I recently got in touch with on of our most valued partners, ESET, who have very generously written a guest blog for us on the importance of having the best possible security - something ESET is a master in. Give it a read and get in contact with us to tell you what you think!
ESET has an extensive award winning history, winning our first VB100 in 1998, earning 60 by 2010 and being awarded a unique award for 10 years of VB100 executive awards in 2013. We also have an extensive research presence, most recently helping to shut down the Mumblehard botnet.
We pride ourselves on working closely with our partners, like Yellowbus, whether it’s providing marketing materials, having a presence at events, performing technical and sales training, or in any other way we can help.
Big data breaches have been grabbing a lot of headlines recently. It’s not uncommon to see “millions of user’s vulnerable” or “business loses users’ personal information”.
What we see less of, but is potentially even more frightening, is how malware can affect companies who don’t necessarily hold a great deal of public data.
Generally speaking data is the primary target when trying to breach a business because customer data, sales information and other privileged data is the life-blood of any business and has inherent value.
What about when it is not the main target or not the target at all? Although highly specific we shouldn't forget the effect that an infection could potentially have on the actual systems of a large industrial facility or power plant.
Stuxnet, discovered in June 2010, caused havoc throughout Iranian Nuclear centrifuges and although it seems to have been highly targeted, there are still lessons to be learned.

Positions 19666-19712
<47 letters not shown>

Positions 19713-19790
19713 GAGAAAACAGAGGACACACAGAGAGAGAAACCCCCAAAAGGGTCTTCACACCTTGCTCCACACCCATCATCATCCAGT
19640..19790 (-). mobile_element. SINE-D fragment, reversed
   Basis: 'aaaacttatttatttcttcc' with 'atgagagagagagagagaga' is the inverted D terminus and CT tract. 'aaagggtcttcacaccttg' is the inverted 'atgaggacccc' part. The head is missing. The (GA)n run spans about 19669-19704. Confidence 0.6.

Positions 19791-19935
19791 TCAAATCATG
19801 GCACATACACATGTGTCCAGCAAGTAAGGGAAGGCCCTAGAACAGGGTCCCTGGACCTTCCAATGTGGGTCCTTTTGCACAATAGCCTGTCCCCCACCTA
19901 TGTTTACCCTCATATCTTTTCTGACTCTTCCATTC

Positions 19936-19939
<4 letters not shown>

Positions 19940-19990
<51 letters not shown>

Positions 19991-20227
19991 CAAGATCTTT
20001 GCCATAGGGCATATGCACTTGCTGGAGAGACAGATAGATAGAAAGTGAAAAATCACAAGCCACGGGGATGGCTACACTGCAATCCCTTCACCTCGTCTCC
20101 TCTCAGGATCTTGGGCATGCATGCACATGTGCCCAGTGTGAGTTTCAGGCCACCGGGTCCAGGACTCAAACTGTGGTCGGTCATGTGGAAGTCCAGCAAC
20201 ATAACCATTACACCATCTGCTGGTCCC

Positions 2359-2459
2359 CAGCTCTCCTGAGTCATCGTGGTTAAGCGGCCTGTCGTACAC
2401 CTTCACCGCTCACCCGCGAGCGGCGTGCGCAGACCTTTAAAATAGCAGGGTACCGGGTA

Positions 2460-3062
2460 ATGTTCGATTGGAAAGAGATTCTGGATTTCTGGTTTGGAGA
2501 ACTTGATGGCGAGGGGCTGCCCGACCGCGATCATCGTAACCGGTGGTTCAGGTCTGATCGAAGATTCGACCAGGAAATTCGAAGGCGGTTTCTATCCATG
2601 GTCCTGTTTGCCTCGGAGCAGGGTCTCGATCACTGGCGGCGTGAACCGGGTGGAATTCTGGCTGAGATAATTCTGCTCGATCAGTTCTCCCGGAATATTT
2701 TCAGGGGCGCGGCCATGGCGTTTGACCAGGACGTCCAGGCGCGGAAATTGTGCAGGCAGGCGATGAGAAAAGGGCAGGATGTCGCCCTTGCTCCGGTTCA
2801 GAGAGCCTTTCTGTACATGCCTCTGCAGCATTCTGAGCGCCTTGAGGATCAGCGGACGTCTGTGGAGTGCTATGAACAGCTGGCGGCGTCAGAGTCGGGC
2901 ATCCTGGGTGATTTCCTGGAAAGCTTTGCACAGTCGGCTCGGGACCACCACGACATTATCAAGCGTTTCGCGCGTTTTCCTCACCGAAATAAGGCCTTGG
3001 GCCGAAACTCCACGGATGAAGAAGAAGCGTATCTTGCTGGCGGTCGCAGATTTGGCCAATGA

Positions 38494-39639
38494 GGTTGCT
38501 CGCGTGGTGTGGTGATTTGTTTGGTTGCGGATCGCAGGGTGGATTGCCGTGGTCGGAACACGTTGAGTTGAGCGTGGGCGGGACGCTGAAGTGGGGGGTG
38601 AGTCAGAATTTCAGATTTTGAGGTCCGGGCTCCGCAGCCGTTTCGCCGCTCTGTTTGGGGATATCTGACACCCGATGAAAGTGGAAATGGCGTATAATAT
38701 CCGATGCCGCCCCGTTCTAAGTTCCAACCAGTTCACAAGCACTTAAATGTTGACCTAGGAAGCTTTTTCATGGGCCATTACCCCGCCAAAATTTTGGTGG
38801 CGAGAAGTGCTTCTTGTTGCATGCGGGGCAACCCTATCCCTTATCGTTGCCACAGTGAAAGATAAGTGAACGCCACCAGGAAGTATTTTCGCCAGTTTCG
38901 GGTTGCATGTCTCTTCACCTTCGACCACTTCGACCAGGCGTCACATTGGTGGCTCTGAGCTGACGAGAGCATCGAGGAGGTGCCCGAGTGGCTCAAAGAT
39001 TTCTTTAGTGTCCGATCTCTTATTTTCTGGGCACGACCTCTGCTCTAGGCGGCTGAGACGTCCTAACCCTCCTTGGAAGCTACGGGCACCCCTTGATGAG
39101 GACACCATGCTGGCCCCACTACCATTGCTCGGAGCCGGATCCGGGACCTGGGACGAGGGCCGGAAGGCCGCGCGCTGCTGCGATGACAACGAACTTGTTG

One of those lessons is remembering that if part of your power plant, office, home, or other premises uses a computer system of any kind it can, with the right know-how, time and determination, be targeted and infected: it’s always safe to assume the worst and take adequate measures to be as safe as possible.
This safety may be as simple as disconnecting from any external network and strictly vetting anything that connects to your internal network but increasingly everything is growing more interconnected.
You need to take steps to make your network as air-tight as possible. A multi layered approach is key: active anti-malware scanning, encryption, firewall, distinct levels of access and permissions and user education are a good start.
This is the case with any business whether you’re a one-man-band in your home office, small local business, a huge multinational, or a utilities provider. Cyber security is not a luxury, it is a necessity.
As Mark James, ESET IT Security Specialist, puts it:
“With so many attack vectors available for the cyber-criminal these days it’s important to at least do your very best to make things as hard as possible for them. You are never going to be 100% safe but there is plenty you can do to protect yourself.
“IT is used in almost everything we do these days from smartphones to withdrawing cash from an ATM, everything is automated and this includes how your energy is supplied to you.
“The backbone to every business should be a secure IT infrastructure that is maintainable and capable of evolving as new threats are found, good internet security, user education and data monitoring is an absolute must.
“But even having all the automation won’t necessarily protect you, your weakest link will be the user so it’s imperative they are educated on existing threats and kept up to date on new emerging techniques.”